Previous estimates of the contribution of mtDNA mutations to congenital/childhood hearing impairment have largely been based on the mode of transmission of the hearing impairment over several generations. Maternal inheritance of hearing impairment can sometimes be difficult to identify, especially in small families, where there is reduced penetrance, or, as we found in one family described here, by the presence of a phenocopy. Since many early surveys often did not consider non-Mendelian inheritance, estimates of the contribution of mtDNA mutations to childhood hearing impairment may have been underestimated, as our figure of 2% suggests. Of the mutations found in this study, A1555G, A7445G, and 7472insC have previously been shown to cause hearing loss before the age of 4 in some subjects, although the age of onset often varies widely, even within a family as we found here.4 7-11
Two previous studies from Finland and Japan on subjects with hearing impairment of all ages found mtDNA mutations in 6.8% and 5.7 % of NSSHI, respectively,7 12 although the former group were selected for those with matrilinear hearing impairment. Given that mtDNA mutations are more commonly associated with later onset hearing impairment and differences in patient selection, our finding of 2% in childhood cases is consistent with these studies. Furthermore, there are likely to be population differences, neither of the previous surveys finding the A7445G or 7472insC mutations in the Japanese or Finnish populations.
One slightly unexpected finding in our survey was the absence of the A1555G mutation. The A1555G mutation appears to be one of the most common genetic causes of hearing loss in China and Japan8 12 and has been reported in a number of families from Spain and Finland.7 9 However, the absence of the mutation in our subjects is perhaps not surprising given that, except in the presence of aminoglycosides, the mutation usually gives rise to hearing impairment with an onset later in life. The A1555G mutation may be present in the population, but since few children in the UK receive aminoglycosides their hearing is unlikely to be affected at this early age. A larger number of families with adult onset maternally inherited hearing impairment need to be studied to determine the frequency of the A1555G mutation in the UK population.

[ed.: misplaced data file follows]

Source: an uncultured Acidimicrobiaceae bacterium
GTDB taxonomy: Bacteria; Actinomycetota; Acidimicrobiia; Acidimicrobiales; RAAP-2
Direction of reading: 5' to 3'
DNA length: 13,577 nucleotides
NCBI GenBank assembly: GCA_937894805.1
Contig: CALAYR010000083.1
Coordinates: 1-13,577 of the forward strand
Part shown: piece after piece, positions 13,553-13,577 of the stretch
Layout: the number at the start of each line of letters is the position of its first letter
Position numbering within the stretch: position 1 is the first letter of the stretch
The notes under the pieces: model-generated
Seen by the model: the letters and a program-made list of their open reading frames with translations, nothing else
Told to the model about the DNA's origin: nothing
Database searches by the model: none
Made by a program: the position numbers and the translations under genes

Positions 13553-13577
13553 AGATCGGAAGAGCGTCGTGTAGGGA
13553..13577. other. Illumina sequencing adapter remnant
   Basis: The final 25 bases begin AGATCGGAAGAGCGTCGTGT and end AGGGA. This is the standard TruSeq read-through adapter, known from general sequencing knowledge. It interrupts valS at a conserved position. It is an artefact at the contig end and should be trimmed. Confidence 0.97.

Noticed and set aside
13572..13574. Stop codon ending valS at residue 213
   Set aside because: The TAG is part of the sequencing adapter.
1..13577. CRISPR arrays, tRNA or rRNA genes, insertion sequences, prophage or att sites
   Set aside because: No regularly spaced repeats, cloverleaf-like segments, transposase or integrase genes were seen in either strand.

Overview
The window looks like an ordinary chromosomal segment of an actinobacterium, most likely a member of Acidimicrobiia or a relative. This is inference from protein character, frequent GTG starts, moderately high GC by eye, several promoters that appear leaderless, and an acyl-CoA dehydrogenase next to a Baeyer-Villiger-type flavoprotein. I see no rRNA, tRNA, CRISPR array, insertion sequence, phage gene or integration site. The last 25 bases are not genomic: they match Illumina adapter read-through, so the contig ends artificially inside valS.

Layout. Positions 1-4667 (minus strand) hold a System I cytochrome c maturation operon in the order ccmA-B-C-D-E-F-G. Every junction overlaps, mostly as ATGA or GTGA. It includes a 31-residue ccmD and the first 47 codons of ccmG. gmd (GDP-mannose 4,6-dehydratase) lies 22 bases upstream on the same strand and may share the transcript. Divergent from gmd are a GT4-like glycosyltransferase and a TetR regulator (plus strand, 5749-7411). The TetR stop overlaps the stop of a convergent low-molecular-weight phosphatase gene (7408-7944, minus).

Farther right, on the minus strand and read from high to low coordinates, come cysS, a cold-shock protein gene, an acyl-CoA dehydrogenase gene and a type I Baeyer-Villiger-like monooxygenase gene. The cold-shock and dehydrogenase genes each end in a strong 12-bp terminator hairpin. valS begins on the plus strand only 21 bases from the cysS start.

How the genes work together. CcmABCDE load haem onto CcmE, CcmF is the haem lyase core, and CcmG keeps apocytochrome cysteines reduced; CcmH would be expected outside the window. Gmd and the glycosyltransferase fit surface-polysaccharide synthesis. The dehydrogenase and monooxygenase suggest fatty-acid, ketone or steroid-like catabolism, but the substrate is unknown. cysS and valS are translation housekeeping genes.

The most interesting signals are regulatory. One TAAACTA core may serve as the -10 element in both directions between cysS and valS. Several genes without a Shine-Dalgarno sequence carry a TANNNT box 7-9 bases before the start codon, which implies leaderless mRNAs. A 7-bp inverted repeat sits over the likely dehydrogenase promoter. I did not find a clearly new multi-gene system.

Within our sample, mtDNA mutations were most common (17.6%) in those with a family history of hearing impairment in more than one generation, the prevalence rising to 30% where affected subjects were related only through the maternal lineage. Our study also indicated the need for formal documentation of the cause of hearing impairment provided by the family history before making any assumptions about the mode of inheritance and screening for DNA mutations. The identification of an mtDNA mutation is vital for subsequent genetic counselling.
Further studies in other populations are required to determine the prevalence of mtDNA mutations in congenital/childhood NSSHI. Population differences are likely to exist although the A1555G, A3243G, and A7445G mutations have all been found on different ethnic backgrounds. The 7472insC mutation has also occurred multiple times in the white population13 indicating that routine screening for each of the mutations is worthwhile in congenital/childhood NSSHI, particularly where it is progressive and in any family where it might be maternally inherited. Other, as yet unidentified mtDNA mutations might also exist, accounting for further cases of NSSHI.
Work in the authors' laboratories is supported by the National Lottery Charities Board through Defeating Deafness, the West Riding Medical Research Trust, the Medical Research Council, European Community Framework V, and the Wellcome Trust.